Reproducible Research: The Bottom Line. De Leeuw, J.
Reproducible Research: The Bottom Line [link]Paper  abstract   bibtex   
From the interesting and provocative paper by Buckheit and Donoho [2] we take the following quotation. When we publish articles containing figures which were generated by computer, we also publish the complete software environment which generated the figures. This principle is quite forcefully and recognizably motivated with problems in current research practice. Buckheit and Donoho have taken their inspiration from the ” Green” Stanford geophysicist Jon Claerbout (his views are expounded in more detail in [3]). They formulate what I shall call Claerbout's Principle. An article about computational science in a scientific publication is not the scholarship itself, it is merely advertising of the scholarship. The actual scholarship is the complete software development environment and the complete set of instructions which generated the figures. These are very commendable quotations, and I agree completely with them, but they do not go far enough. First, there is no reason to single out figures. The same ” Principle” obviously applies to tables, standard errors, and so on. The fact that figures often happen to be easier to reproduce, does not preclude that we should apply the same rule to any form of computer-generated output. Second, there is no reason to limit the Claerbout's Principle to published articles. We can make exactly the same statement about our lectures and teaching, certainly in the context of graduate teaching. We must be able to give our students our code and our graphics files, so that they can display and study them on their own computers (and not only on our workstations, or in crowded university labs). And third, and perhaps most importantly, it is not clearly defined what a ” software environment” is. Buckheit and Donoho apply the principle in such a way that everybody who wants to check their results is forced to buy MatLab® . Not Mathematica® , Macsyma® , or S-plus® . Those you may need to buy for other articles. This violates the Freeware Principle, advocated most vocally by Richard Stallman in the GNU Manifesto
@article{deleeuwReproducibleResearchBottom2001,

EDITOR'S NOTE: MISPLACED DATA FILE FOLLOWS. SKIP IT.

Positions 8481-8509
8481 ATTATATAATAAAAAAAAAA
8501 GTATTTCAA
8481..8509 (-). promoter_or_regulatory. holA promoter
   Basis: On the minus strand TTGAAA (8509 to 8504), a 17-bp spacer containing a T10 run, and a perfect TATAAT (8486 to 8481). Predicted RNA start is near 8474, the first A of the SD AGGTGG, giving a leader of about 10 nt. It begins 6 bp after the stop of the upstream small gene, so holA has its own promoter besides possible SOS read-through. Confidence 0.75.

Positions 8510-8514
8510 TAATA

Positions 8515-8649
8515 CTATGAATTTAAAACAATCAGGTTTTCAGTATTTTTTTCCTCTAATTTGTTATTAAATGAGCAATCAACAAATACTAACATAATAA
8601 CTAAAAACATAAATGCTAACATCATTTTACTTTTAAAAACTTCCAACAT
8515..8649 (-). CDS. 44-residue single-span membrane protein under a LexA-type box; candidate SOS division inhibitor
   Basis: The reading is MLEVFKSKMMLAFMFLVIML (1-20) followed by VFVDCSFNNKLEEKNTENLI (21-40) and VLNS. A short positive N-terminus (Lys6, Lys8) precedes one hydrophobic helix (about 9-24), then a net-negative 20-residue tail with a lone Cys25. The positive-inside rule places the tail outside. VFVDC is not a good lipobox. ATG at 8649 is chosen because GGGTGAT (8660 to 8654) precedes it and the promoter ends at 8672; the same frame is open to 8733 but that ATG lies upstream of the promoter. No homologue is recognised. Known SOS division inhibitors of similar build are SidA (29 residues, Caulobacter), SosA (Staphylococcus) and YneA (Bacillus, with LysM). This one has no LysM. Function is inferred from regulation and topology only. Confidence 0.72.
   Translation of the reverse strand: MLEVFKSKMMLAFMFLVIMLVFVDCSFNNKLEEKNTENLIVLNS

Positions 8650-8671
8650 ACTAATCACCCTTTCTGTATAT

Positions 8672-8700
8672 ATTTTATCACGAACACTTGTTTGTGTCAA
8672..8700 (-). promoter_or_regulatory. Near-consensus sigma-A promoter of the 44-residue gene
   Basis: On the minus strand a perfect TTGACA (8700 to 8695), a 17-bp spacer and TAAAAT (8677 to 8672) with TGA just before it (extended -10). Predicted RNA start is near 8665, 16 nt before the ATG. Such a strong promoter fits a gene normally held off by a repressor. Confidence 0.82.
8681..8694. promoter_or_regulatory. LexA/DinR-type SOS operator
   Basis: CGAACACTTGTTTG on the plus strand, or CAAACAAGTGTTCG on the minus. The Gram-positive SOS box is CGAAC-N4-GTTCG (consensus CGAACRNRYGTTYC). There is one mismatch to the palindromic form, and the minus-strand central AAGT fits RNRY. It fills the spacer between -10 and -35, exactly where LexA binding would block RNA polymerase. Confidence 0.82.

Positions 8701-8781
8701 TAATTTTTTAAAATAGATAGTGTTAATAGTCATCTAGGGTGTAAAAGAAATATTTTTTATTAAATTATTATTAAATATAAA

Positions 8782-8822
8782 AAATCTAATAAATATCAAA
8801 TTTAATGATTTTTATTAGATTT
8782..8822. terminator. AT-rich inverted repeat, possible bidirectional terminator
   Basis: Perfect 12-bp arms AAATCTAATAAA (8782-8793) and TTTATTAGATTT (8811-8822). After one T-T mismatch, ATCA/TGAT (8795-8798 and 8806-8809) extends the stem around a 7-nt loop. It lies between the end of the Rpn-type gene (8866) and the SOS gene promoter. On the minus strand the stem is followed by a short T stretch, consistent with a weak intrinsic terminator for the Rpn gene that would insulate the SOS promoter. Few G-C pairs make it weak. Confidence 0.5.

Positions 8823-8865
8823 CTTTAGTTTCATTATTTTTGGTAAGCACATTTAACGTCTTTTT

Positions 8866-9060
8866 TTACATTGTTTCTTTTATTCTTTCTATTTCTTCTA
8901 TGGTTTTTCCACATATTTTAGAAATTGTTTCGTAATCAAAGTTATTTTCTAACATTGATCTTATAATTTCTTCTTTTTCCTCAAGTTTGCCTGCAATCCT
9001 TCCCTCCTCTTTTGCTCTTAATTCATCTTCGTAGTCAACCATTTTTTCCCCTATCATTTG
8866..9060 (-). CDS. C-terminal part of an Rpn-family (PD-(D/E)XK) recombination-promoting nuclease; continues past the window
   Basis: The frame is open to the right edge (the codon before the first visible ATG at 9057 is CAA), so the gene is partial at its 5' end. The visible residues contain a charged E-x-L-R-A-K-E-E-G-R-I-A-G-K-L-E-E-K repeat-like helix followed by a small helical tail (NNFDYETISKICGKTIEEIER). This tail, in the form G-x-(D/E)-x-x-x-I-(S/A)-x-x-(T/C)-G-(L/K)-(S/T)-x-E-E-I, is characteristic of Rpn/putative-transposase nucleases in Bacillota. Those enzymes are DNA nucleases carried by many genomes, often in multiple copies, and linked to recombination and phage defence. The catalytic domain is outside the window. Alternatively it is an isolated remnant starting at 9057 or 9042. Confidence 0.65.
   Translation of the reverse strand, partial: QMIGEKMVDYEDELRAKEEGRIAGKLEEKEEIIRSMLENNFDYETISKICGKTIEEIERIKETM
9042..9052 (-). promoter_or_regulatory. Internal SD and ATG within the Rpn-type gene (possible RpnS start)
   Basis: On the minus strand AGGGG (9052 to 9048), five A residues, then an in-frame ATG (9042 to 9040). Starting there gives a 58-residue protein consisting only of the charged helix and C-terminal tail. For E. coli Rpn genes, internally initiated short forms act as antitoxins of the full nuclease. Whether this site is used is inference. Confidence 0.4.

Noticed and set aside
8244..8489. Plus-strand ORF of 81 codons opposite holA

title = {Reproducible {{Research}}: The {{Bottom Line}}},
  author = {De Leeuw, Jan},
  date = {2001},
  url = {http://escholarship.org/uc/item/9050x4r4},
  abstract = {From the interesting and provocative paper by Buckheit and Donoho [2] we take the following quotation. When we publish articles containing figures which were generated by computer, we also publish the complete software environment which generated the figures. This principle is quite forcefully and recognizably motivated with problems in current research practice. Buckheit and Donoho have taken their inspiration from the ” Green” Stanford geophysicist Jon Claerbout (his views are expounded in more detail in [3]). They formulate what I shall call Claerbout's Principle. An article about computational science in a scientific publication is not the scholarship itself, it is merely advertising of the scholarship. The actual scholarship is the complete software development environment and the complete set of instructions which generated the figures. These are very commendable quotations, and I agree completely with them, but they do not go far enough. First, there is no reason to single out figures. The same ” Principle” obviously applies to tables, standard errors, and so on. The fact that figures often happen to be easier to reproduce, does not preclude that we should apply the same rule to any form of computer-generated output. Second, there is no reason to limit the Claerbout's Principle to published articles. We can make exactly the same statement about our lectures and teaching, certainly in the context of graduate teaching. We must be able to give our students our code and our graphics files, so that they can display and study them on their own computers (and not only on our workstations, or in crowded university labs). And third, and perhaps most importantly, it is not clearly defined what a ” software environment” is. Buckheit and Donoho apply the principle in such a way that everybody who wants to check their results is forced to buy MatLab® . Not Mathematica® , Macsyma® , or S-plus® . Those you may need to buy for other articles. This violates the Freeware Principle, advocated most vocally by Richard Stallman in the GNU Manifesto},
  keywords = {*imported-from-citeulike-INRMM,~INRMM-MiD:c-11709587,free-scientific-knowledge,hidden-knowledge,reproducibility,reproducible-research}
}
Downloads: 0